The post-pandemic skilled labour story
The ongoing pandemic has exposed India’s pre-existing problems of inadequate formalisation of workforce, says Rituparna Chakraborty.
It was so heartening to see the first Covid-19 vaccine being administered in the UK recently. While all focus is and should be on making the vaccine available globally and get countries to become Covid-free, what amazes me is the fact that the pandemic has made us think differently, innovatively and rapidly to come out with a new vaccine, which in normal circumstances would have taken many years to develop. Are we at the middle or end of the pandemic, only time will tell. The amazing feat achieved with the vaccine should certainly pave the path for many other industries to build models that are dynamic and flexible, and yet sustainable.
The impact on corporate India was severe—from job losses and reverse migration to demand-supply imbalances and shrinking of industries. The first half of the fiscal was like a nightmare, but there seems to be a gentle sunrise as we see companies beginning to hire, migrant workers looking to return and consumer demand picking up.
A dipstick study on reverse migration we conducted in the second quarter showed over 20 per cent impact on productivity across a number of industries including manufacturing, infrastructure, utilities, retail, and mining.
The impact was higher for MSMEs with 30 to 50 per cent impact on productivity due to shortage of workforce.
With the unlocks, the economic activities are picking up and companies are looking at short-term and long-term opportunities to get back to work. Respondents to our survey from manufacturing, hospitality, construction and utilities sectors are investing in hiring local workforce, and upskilling and reskilling their available workforce while respondents from IT, ITES, Services, Ecommerce, Retail and FMCG are all investing in automation, increasing technology adoption, and upskilling and reskilling their workforce. We are also seeing organisations willing to bear travel expenses for bringing back migrated workforce, and additionally investing in not just creating a safe work environment but also mechanisms to safeguard against similar events in future.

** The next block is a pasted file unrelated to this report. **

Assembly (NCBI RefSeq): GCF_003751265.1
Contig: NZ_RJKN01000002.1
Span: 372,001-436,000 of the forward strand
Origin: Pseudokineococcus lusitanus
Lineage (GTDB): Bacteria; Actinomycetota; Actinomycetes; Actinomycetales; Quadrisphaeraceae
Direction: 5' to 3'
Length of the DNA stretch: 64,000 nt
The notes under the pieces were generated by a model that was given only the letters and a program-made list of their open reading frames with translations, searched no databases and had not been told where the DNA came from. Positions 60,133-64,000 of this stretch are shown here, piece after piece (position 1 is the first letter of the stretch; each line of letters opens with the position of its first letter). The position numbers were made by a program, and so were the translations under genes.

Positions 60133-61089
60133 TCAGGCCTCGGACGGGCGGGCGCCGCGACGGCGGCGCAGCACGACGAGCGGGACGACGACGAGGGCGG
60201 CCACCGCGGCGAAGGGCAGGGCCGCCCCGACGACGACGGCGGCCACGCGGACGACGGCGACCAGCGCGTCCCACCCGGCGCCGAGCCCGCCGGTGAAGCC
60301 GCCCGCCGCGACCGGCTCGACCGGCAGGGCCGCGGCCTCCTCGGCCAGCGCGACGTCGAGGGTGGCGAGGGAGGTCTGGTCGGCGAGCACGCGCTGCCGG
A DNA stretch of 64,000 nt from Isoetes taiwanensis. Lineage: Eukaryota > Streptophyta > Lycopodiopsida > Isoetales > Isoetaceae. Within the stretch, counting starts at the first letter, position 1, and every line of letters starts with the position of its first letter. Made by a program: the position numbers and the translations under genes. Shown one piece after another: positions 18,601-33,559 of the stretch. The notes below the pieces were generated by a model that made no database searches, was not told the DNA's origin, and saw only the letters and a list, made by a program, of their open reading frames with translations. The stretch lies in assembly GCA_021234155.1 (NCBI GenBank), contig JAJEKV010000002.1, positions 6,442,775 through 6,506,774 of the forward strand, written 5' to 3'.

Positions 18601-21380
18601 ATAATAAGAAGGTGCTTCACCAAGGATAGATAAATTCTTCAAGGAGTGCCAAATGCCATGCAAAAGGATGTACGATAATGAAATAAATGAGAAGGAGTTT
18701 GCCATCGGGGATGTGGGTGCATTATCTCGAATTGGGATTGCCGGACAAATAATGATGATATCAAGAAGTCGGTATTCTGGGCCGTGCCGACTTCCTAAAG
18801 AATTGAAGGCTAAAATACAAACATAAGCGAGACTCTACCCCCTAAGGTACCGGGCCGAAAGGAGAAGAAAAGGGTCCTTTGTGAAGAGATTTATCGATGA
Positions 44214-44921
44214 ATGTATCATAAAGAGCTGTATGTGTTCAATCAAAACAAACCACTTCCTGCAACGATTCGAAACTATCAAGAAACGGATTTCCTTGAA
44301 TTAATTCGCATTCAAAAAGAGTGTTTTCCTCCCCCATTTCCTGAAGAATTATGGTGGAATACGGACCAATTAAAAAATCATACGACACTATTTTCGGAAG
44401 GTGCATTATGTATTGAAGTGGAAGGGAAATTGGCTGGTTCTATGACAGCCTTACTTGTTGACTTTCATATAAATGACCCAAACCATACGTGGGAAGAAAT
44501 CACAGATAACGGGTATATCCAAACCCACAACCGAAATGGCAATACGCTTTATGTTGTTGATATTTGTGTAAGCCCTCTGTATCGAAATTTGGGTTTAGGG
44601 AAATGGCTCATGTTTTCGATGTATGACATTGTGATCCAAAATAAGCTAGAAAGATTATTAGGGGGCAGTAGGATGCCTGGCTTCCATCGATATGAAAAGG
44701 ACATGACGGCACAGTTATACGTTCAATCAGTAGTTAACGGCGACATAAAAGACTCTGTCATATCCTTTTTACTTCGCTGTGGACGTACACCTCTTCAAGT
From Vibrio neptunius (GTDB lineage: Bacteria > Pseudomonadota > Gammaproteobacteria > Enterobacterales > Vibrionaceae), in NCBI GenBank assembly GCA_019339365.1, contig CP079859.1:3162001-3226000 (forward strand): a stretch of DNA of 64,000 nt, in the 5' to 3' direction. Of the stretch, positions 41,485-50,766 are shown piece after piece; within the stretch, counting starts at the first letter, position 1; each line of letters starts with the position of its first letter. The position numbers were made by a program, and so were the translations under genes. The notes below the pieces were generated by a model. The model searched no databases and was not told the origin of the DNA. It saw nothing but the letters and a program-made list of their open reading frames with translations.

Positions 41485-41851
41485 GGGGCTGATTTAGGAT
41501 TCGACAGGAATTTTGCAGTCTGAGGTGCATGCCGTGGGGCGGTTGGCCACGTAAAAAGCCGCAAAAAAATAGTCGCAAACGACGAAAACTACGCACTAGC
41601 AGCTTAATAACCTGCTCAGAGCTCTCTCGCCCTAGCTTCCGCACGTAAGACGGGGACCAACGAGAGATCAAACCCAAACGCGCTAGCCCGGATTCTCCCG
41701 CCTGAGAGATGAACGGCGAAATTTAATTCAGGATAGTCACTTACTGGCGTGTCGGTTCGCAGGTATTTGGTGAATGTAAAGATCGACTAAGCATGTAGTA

Hybrid modelWe have seen a number of trends emerging over the past few years, focused around emerging technologies and workforce models. The pandemic has given a booster shot to these. Barring a few industries, technology was largely seen as an investment in automating processes. The pandemic has brought in a new dimension that a number of industries never thought about - the virtual workspace. With social distancing norms to continue for the foreseeable future, companies are putting in plans to create hybrid workplace models that have a certain portion of the workforce operating virtually. Support functions roles such as human resource, finance, legal, marketing are being increasingly considered to operate in the hybrid model. Companies are also looking to adopt new workforce models, which will include gig, contract and apprentices, along with the permanent workforce, to create hybrid workforce models. The current scenario of a large percent of permanent workforce with a smaller percent of contractual workforce for non-core activities would see a transformation as firms would look to build more agile operations. The post-pandemic world, as a hardcore optimist I believe to be there soon, will be refreshingly different. The combination of hybrid workplace and hybrid workforce will not only enable organisations to be better prepared for future uncertainties, but also offer employees a never before inclusive work environment.
The pandemic also exposed a number of India’s pre-existing conditions to show us that we are inadequately formalised (we have 63 million enterprises but only 19,500 have paid up capital of more than ₹10 crore), financialised (our credit-to-GDP ratio is only 50%), industrialised (50% of our labour force is in agriculture that contributes only 14% to GDP), urbanised (only 63 cities with more than a million population) and skilled (lack of skilled labour force because 2.60 crore students take class 10th exam each year, with 1.05 crore failing).
We have a unique opportunity to design our future through reforms in employment (streamlining labour laws), employability (improved skilling and vocational training), and ease of doing business (reducing our complex compliance ecosystem).
Author: Rituparna Chakraborty is Co-Founder and EVP of TeamLease Services, and leads the staffing business and India’s first PPP Apprenticeship Programme. She is a Femina Super Achievers awardee in 2018, and the only person from Asia to be included in the Global Power 100 and International 50 Women in Staffing and is the winner of the Telstra Business Woman in Asia Award. TeamLease is an India-based company engaged in employment activities, operating as a temporary staffing company, and providing human resource services to various industries.